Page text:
Xylariales » Xylariales, genus incertae sedis » Botryohypoxylon

Botryohypoxylon amazonense

Botryohypoxylon amazonense Samuels & J.D. Rogers, Mycotaxon 25(2): 633 (1986)                                         Fig. 65

Index Fungorum number: 214383; Facesoffungi number: FoF 06221

Parasitic or lignicolous on dead trunks of tree. Sexual morph: Ascostromata rarely solitary, often cespitose in groups of 2–20, individually 600–700 µm diam. with locule 550 µm diam, ostiolate, thickened subiculum. Each ascoma arise on a cylindrical 1 mm long × 0.5 mm wide pedestal, globose with a tiny, acute papilla, only slightly wider than the pedestal, smooth, not collapsing when dry. Peridium 130 µm thick, with three discrete regions. Outer region 26–37 µm wide, composed of cells of textura angularis, with long axes perpendicular to the surface of the ascomatal wall, individual cells 7–9 µm in greatest dimension with pigmented walls 1-2 µm thick. Middle region 25–35 µm wide, composed of cells of textura epidermoidea. Inner region 10–20 µm wide, the eel is fusoid, non- pigmented. Ascomatal apex composed of intertwined hyphae with lumens 1–2 µm wide and 3 µm thick and pigmented with finger-like periphyses. Pseudoparaphyses 2 µm wide, forming a network between the asci, copious, branching, anastomosing, free ends not seen. Asci 51–85 µm × 6–9 µm (x̅ =  65.8 × 8.0, n = 20), 8-spored, unitunicate with thin ectoascus and endoascus rather thick throughout the entire length of the ascus, clavate, ascal cytoplasm abruptly narrowed below the ascospores at the point of dehiscence, dehiscing at the midpoint, forming a hymenium over the entire interior of the ascomatal wall. Ascospores 6.7–7.9 µm × 4.3–5.0 µm (x̅ = 7.1 × 4.5, n = 20), uni to biseriate, ellipsoidal, unicellular, hyaline when immature, dark brown, nearly opaque when mature, smooth-walled. Asexual morph: Undetermined.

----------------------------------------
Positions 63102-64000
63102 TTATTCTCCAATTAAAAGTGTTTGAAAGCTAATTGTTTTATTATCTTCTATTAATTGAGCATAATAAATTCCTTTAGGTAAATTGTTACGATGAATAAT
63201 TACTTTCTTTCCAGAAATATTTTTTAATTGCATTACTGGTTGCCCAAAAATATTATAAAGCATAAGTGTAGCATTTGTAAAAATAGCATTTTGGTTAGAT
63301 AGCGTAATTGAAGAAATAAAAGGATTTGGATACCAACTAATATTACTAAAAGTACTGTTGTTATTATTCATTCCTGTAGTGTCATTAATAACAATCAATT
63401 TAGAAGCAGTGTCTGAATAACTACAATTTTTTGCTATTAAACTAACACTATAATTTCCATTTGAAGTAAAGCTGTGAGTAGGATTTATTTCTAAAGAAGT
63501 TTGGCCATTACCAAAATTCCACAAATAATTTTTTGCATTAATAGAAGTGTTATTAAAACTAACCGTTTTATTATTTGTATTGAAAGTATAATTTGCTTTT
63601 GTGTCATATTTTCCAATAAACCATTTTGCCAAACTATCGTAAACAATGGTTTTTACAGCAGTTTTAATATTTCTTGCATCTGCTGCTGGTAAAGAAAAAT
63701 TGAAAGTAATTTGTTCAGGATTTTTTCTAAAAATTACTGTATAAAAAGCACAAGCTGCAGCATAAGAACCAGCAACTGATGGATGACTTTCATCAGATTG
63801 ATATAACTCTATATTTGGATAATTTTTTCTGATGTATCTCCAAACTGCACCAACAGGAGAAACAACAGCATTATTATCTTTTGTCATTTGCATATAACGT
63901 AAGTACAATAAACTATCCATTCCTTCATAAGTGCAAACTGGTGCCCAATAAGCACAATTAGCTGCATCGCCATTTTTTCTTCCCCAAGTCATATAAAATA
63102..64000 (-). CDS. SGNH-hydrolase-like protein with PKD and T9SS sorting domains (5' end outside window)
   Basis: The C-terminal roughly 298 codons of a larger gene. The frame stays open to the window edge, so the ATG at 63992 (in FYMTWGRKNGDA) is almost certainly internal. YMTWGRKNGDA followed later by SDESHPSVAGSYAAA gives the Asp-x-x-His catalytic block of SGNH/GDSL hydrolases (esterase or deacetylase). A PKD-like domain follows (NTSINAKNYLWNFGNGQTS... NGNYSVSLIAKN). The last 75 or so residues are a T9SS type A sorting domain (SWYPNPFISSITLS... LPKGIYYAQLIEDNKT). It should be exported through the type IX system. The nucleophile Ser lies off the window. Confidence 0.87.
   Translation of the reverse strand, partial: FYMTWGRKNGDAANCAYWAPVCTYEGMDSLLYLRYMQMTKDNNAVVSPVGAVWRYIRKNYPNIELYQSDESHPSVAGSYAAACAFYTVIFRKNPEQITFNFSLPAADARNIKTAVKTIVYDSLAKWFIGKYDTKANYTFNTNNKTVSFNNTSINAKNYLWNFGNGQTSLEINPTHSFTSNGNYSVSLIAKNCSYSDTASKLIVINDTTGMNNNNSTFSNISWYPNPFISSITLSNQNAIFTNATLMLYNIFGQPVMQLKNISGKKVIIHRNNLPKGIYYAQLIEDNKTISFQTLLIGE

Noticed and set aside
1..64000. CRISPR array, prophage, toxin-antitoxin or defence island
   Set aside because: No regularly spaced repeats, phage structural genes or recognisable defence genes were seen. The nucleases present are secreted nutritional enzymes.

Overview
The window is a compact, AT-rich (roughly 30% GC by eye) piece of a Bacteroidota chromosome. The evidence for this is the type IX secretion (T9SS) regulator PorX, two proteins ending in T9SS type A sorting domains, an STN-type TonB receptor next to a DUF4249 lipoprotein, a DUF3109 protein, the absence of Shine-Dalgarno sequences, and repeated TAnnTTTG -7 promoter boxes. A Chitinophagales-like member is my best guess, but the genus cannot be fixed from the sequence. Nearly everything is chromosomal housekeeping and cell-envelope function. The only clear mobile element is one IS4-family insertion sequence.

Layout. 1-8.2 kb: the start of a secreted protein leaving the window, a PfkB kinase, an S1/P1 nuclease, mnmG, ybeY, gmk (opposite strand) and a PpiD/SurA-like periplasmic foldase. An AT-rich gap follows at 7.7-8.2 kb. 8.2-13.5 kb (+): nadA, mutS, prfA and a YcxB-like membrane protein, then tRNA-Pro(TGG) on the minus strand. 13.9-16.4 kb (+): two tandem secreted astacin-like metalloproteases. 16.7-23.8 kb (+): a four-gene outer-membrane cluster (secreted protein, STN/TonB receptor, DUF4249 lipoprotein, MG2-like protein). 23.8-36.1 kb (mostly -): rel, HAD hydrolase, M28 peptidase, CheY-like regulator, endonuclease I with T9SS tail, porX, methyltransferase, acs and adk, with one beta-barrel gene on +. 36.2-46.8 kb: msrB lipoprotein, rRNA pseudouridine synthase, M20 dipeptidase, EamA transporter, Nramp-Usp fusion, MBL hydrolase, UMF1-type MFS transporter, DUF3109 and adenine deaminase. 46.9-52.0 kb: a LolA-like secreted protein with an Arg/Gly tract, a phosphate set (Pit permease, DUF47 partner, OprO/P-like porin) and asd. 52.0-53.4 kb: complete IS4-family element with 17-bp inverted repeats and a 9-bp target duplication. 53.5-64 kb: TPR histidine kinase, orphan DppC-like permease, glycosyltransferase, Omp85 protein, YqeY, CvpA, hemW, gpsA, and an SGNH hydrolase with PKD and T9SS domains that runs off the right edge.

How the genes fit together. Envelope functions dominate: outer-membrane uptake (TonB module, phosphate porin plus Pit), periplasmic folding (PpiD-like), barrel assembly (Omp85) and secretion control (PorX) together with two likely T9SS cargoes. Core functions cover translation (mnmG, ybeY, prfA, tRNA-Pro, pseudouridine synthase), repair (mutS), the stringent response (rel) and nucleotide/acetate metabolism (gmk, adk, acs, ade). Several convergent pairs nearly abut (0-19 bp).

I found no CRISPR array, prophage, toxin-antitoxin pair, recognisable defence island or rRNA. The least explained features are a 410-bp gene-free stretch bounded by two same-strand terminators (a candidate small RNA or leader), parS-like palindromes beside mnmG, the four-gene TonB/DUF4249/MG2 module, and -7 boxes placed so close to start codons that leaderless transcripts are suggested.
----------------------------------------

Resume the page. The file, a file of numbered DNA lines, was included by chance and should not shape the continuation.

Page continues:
Material examined VENEZUELA, on trunks of dead tree (Leguminosae), along Rio Mawarinuma, just outside Canon Grande vicinity of Neblina base camp, ca. 140 m, 00o50’N, 66o10’W; low primary forest on white sand, 30 April 1984, Gary J. Samuels (1703) & W. Thomas, (NY02980804, holotype).

Economic significance – The genus Botryohypoxylon is parasitic or possibly lignicolous on trees in Amazonian Venezuela. No other economic significance havehas been reported (Samuels & Roger 1986).